Fire Department brownouts looming
The Fire Department is set to begin rotating fire truck and ambulance brownouts at the end of January, unless the city finds another $377,000 to pay overtime costs through the end of June or more to hire a few additional firefighters.
In a report to be discussed by the City Council at its meeting tonight at City Hall, Fire Chief David Kapler said reducing fire staff from 27 to 24 staffers per shift, while difficult, is “a reasonable measure to implement without causing significant adverse impact to service delivery for the majority of Fire Department emergency responses.”
Still, Kapler said the staffing reduction could slow response times to some fire calls and to about 5 percent of the medical calls the department receives, with many of those for critical health emergencies including heart attacks. Last year, the department got 4,218 medical calls; all three of its ambulance companies were working simultaneously for 240 of those calls, 100 of them critical.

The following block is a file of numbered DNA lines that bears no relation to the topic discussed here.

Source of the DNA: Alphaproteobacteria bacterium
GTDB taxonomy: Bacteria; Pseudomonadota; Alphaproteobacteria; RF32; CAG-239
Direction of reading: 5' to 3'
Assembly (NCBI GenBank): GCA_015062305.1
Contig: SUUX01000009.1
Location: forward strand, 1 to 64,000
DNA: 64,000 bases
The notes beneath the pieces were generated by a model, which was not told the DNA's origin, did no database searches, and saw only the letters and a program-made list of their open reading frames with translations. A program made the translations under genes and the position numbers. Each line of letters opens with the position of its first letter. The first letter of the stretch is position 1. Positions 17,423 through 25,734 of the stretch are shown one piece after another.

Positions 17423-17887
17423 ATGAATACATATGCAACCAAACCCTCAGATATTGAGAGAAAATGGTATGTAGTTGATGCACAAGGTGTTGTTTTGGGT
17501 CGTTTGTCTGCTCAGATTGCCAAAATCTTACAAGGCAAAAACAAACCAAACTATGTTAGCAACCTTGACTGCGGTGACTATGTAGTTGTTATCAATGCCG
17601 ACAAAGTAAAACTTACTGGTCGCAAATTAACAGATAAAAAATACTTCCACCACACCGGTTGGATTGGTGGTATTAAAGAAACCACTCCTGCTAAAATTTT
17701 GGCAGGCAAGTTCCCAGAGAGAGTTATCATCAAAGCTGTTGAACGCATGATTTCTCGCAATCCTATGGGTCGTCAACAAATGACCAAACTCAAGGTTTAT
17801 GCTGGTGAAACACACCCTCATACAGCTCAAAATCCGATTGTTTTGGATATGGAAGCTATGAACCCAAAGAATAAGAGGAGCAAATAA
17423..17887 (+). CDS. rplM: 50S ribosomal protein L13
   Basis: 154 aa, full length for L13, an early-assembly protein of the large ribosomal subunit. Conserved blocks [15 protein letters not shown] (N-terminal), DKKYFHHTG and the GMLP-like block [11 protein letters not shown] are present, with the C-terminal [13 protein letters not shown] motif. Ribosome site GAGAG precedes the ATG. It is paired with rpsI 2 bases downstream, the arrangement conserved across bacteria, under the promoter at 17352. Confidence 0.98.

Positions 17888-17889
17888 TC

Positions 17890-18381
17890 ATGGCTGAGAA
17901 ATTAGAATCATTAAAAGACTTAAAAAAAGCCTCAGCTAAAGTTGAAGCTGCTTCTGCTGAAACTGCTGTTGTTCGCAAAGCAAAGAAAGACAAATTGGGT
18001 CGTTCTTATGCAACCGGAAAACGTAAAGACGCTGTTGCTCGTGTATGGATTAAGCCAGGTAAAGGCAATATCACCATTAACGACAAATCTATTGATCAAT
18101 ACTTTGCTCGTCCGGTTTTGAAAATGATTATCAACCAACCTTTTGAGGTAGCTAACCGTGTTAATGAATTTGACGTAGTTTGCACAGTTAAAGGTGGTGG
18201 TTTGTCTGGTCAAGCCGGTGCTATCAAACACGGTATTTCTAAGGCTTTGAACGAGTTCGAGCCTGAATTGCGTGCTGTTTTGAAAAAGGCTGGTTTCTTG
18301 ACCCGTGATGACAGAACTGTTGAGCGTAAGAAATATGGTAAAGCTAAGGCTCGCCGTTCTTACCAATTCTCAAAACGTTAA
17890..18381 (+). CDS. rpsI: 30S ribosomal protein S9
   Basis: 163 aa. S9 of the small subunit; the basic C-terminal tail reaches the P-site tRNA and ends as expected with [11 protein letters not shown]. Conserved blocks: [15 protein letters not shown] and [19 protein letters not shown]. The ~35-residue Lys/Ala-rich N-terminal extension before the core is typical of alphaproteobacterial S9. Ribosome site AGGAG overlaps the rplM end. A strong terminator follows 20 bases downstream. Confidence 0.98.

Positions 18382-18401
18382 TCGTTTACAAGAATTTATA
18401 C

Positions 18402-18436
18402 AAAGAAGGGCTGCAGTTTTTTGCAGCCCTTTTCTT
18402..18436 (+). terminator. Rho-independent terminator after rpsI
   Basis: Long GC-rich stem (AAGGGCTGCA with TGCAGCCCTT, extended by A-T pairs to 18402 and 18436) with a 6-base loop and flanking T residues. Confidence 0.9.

The department’s average response time for 90 percent of its calls last year was around four minutes, which meets a national standard, the report says.
Other options to reducing overtime staffing include pulling money from the general fund, using money set aside for a fire station improvement project or hiring additional firefighters, which would cost about $53,000 more the first year the firefighters were hired but would save an estimated $21,280 annually after that, based on salaries of $130,000 and payments into a retirement plan.
The department’s overtime budget for this year was just over $1 million.
The firefighters union opposes the cuts, saying they could jeopardize people’s safety. They are in the midst of a vigorous campaign to stop the brownouts.
The council is not slated to make any decisions based on the report.